Fourth tinto was the 2V Premium 2005, now sold out which garnered a mere 96 points in Parker. The previous wines to put them in context had a mere 90,92 and 93 respectively! This was deeper ruby-red in colour, with a hint of garnet at the edge. On the nose very concentrated, balsamic, more mature fruit, membrillo, apricots, jams, figs. In the mouth this is immediately spectacular, very full and complex, concentrated fruit flavours, nicely balanced with touches of oak which underly rather than predominate. The wine has a long concentrated finish.

Finally we were treated to the bodega´s dulce, 16% ABv and not DO Toro but also from Tintorea. Quite similar to  the crianza in colour with very long and very slow legs from the pasified grapes! On the nose a wonderful concoction of floral scents and flavours. Violets and lavender, daffodils and tulips and then Halls mentholyptus boiled sweets! Very complex. In the mouth the boiled sweets persisted, very full bodied, powerful, almost medicinal.

Maria del Yerro and Javier Alonso.

Finally we looked at two wines in a presentation by Maria del Yerro and Javier Alonso of bodega´s Alonso del Yerro. Both are wines made with the heart and from a project whose simple aim is to make the best wines possible. The first was actually a Ribera del Duero from outside the DO, the 2008 Tinto Fino with twelve months in French oak. The project, which covers some 26 hectares began in November 2002.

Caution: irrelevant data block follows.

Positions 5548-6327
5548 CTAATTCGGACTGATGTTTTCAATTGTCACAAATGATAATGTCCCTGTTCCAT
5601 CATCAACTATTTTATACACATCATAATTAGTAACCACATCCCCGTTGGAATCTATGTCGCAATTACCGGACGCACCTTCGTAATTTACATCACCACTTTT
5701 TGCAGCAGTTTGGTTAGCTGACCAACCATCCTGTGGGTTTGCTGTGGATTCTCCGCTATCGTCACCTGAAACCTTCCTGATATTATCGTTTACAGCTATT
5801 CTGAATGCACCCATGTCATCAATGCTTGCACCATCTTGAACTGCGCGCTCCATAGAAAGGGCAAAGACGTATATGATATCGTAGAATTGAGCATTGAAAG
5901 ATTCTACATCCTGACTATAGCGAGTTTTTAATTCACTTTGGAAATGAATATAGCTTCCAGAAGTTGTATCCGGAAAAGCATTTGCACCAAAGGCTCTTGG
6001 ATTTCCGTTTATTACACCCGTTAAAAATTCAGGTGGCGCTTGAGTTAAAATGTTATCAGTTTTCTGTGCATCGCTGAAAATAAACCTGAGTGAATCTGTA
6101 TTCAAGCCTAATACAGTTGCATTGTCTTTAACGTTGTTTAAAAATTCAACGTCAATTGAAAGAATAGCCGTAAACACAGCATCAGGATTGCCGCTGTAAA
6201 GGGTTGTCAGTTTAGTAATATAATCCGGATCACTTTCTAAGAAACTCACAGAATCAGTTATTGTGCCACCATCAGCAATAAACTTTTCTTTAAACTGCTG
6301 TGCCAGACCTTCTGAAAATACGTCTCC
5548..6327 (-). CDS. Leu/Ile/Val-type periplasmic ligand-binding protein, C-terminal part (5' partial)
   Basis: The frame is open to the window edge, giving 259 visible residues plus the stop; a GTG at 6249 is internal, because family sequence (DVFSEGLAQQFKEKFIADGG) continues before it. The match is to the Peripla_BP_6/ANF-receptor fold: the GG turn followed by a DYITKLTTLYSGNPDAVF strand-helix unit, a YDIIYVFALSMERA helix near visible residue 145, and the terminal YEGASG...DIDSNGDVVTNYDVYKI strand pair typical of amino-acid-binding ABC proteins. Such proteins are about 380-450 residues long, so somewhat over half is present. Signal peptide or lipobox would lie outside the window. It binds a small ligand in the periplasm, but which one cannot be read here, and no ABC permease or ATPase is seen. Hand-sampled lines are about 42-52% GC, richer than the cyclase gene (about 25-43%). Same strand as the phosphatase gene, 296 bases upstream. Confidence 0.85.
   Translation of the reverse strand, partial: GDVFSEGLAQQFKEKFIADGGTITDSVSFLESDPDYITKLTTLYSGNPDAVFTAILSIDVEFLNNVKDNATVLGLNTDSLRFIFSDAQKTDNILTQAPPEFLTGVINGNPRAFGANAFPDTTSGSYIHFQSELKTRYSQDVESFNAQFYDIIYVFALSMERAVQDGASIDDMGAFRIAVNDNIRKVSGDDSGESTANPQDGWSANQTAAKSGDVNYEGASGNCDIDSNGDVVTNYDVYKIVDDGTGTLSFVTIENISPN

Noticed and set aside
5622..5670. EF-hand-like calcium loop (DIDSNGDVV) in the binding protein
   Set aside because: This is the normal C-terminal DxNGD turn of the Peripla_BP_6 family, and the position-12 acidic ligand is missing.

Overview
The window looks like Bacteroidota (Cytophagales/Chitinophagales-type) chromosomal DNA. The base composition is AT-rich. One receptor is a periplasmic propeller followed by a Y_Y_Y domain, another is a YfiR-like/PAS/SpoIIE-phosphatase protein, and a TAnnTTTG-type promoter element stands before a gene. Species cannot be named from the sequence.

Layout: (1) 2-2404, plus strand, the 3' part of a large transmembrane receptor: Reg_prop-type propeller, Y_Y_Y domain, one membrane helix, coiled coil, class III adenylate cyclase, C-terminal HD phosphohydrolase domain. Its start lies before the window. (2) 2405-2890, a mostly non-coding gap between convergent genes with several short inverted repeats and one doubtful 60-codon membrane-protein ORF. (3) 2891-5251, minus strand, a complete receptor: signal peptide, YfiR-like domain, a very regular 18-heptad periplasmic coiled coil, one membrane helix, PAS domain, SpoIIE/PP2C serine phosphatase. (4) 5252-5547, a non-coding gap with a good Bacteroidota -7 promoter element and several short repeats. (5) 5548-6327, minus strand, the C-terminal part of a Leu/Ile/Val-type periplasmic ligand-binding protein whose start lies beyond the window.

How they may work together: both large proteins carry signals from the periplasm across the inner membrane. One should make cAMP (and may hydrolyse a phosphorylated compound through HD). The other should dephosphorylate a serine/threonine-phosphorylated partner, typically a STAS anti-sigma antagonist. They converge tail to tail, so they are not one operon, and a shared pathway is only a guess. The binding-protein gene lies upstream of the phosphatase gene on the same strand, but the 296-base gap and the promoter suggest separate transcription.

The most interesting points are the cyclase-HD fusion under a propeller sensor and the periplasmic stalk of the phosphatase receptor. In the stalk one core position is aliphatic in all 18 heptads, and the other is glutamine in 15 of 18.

The crianza was a deep cherry red, medium to high density with a violet edge and long glycerinous legs. On the nose an abundance of red and black fruit, a touch of soil, liquorice, spices ( clove and green pepper) hints of minerals and balsamics. And it took some time for the different elements to emerge from their base.

In the mouth the first hints of fruit were supplemented by tannins, fresh, minerally, good body and a very long finish.

PayDos is the DO Toro wine and with 15 months crianza in French oak. And the wine had a little more of everything about it.

In colour more intense, less violet on the edge which was more cherry in colour, with longer slower and fatter legs. The nose was more refined, but the same fruits and spices were there, clove, green pepper, chocolate, forest fruits, particularly blueberry, the fruit more mature and the balsamics smoother. It was smoother in the mouth for me too, lots of fruit, less astringent tannin, powerful structure, potential, and a long, long finish. Very nice wine.

Alonso del Yerro.

Well what can we say we have learned about Toro. Tempranillo here in its local clone produces relatively hard, powerful wines with lots of potential, good fruit flavours, complex with spices and minerals which to me seemed to be common across all the wines shown and show the terroir. Whether they are worth the higher prices they command is a different matter but they are undoubtedly complex quality wines to lay down and drink with serious food. Another lesson learn´t.